‘Har­row­ing’ tales told to

But in­ter­na­tional re­sponse is help­ing to save lives

The Press and Journal (Moray) - - NEWS - BY KIERAN BEAT­TIE

The Bangladeshi city of Cox’s Bazar has be­come one of the many piv­otal points of the in­ter­na­tional re­lief ef­fort to help thou­sands of men, women and chil­dren flee­ing Myan­mar.

Last week, around 2,000 peo­ple a day made the dan­ger­ous cross­ing from the cri­sis-hit coun­try to neighbouring Bangladesh. More than half a mil­lion peo­ple have fled since Ro­hingya mil­i­tants at­tacked po­lice posts, re­sult­ing in a mil­i­tary crack­down in late Au­gust.

One of the many hun­dreds of in­ter­na­tional aid work­ers help­ing to save lives on the front line of the hu­man­i­tar­ian dis­as­ter in Cox’s Bazar is Aberdeen wo­man Hi­maya Quasem, 36, who ar­rived in the coun­try last week.

Dur­ing her time in the refugee camps, the Ac­tionAid UK worker con­firmed she had heard “har­row­ing” tales from sur­vivors, but also signs of hope that the world­wide re­lief ef­fort was mak­ing a dif­fer­ence.

She said: “I ar­rived last Thurs­day and things have been good in terms of be­ing able to see what it’s like in the camps, and meet­ing the women and chil­dren that we are sup­port­ing.

“But it’s also very har­row­ing here. Peo­ple have been through a lot. There are lots of trau­ma­tised peo­ple who have wit­nessed loved ones be­ing slaugh­tered and their houses burned.

“We’ve in­ter­viewed chil­dren whose par­ents have been shot dead in front of them. They’re all here now in a place of rel­a­tive safety, but they’re in need of a lot of help.

“There is the coun­selling and psy­cho­log­i­cal sup­port they need, but also the ba­sic needs of food and proper shel­ter, and san­i­ta­tion.”

Ms Quasem ex­plained that many in­di­vid­u­als had been forced to flee their burn­ing homes with lit­tle more than the clothes on their backs. She added that even the most ba­sic of ne­ces­si­ties be­ing sent to Bangladesh were help­ing to save lives.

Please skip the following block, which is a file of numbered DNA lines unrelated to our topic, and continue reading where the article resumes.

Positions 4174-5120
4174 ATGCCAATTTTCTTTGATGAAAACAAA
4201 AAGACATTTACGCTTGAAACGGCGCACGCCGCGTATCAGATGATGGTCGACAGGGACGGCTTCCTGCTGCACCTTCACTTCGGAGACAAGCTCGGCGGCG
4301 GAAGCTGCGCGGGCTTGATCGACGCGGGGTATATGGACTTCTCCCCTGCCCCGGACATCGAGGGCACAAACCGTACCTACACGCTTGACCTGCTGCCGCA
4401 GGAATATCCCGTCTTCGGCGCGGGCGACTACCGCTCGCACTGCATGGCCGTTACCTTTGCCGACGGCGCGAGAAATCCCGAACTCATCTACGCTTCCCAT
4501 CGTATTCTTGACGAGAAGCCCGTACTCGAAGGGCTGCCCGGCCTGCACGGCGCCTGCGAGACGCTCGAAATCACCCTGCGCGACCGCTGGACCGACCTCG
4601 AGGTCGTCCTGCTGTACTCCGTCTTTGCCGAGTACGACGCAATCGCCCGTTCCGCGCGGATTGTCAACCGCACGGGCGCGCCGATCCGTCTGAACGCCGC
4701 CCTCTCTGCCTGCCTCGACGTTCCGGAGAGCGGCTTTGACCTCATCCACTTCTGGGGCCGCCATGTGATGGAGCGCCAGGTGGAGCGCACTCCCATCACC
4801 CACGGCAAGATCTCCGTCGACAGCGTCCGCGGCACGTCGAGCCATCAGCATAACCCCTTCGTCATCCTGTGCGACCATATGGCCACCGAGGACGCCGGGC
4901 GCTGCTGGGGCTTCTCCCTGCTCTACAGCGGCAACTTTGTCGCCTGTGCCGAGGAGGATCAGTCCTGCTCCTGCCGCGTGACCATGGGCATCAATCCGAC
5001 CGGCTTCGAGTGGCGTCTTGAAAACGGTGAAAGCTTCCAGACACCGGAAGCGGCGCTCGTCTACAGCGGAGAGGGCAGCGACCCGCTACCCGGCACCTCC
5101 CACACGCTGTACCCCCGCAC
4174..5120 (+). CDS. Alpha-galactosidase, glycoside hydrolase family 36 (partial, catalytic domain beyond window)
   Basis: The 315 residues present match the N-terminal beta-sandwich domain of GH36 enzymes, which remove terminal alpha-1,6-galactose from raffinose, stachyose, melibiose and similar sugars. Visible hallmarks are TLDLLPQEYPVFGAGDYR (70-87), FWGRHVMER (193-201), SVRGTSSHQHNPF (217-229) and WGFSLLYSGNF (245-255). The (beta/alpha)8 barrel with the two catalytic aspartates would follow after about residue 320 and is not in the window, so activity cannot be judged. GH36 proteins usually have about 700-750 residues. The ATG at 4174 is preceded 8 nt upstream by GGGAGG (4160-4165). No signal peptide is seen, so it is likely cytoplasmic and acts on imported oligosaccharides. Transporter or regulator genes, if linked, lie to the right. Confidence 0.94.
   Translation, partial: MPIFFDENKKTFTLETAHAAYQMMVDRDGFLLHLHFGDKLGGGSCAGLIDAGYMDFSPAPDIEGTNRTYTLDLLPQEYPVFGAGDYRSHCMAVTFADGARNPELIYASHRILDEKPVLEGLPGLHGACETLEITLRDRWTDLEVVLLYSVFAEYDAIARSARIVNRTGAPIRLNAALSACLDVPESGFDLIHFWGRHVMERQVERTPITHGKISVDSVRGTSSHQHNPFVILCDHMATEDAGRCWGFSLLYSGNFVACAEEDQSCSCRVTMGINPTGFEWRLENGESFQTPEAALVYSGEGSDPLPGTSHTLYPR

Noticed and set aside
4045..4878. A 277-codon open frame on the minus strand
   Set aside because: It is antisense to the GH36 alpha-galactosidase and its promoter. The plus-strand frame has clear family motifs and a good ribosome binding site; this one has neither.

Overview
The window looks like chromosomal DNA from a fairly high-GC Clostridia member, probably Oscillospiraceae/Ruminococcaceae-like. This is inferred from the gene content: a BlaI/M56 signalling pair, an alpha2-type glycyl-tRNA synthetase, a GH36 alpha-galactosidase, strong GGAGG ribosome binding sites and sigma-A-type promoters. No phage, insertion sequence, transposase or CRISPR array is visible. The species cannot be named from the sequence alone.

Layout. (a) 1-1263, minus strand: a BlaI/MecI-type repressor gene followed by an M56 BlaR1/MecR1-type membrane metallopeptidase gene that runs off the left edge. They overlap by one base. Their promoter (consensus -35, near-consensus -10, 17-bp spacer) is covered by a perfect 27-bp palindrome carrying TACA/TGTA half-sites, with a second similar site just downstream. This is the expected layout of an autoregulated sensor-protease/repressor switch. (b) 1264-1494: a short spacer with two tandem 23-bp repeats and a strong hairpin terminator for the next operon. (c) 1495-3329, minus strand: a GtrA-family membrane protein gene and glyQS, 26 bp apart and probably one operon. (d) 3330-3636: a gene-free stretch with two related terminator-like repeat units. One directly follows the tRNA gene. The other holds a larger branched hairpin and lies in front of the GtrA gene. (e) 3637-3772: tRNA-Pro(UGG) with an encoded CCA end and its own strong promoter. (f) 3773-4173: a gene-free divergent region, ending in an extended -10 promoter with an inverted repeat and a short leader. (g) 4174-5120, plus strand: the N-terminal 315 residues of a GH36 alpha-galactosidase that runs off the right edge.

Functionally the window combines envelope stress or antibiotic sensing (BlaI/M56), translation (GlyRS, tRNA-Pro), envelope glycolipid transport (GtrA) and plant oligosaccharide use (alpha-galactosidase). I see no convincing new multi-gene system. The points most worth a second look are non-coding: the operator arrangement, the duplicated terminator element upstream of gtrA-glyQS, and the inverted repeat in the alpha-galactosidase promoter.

She said: “It’s very dif­fi­cult to see the con­di­tions and is­sues peo­ple are fac­ing, but it’s good to know the re­sponse from the in­ter­na­tional com­mu­nity is start­ing to make a dif­fer­ence.

“I met a 10-year-old girl called Taslima, who saw her dad be­ing shot and her mother died a cou­ple of months ear­lier from ill health.

“She’s fled to Bangladesh af­ter walk­ing bare­foot for five days, and yes­ter­day she was at a dis­tri­bu­tion cen­tre, run by Ac­tion Aid, where we were giv­ing out es­sen­tials such as san­dals, soap, clothes and un­der­wear.

“That was the first time she had worn shoes in the 20 days since she ar­rived in Bangladesh.

“So there are sto­ries like this, and many oth­ers, of peo­ple who have been through so much and are still sur­viv­ing, thanks to the in­ter­na­tional aid.”

To do­nate to help aid work­ers like Ms Quasem, visit www.ac­tionaid.org.uk/do­nate/ro­hing­yarefugee-cri­sis

“We’ve seen chil­dren whose par­ents were shot dead”

A child plays in the mud in the refugee camp

Ne­go­ti­at­ing the muddy foot­paths in the tem­po­rary refugee vil­lage

Hi­maya Quasem

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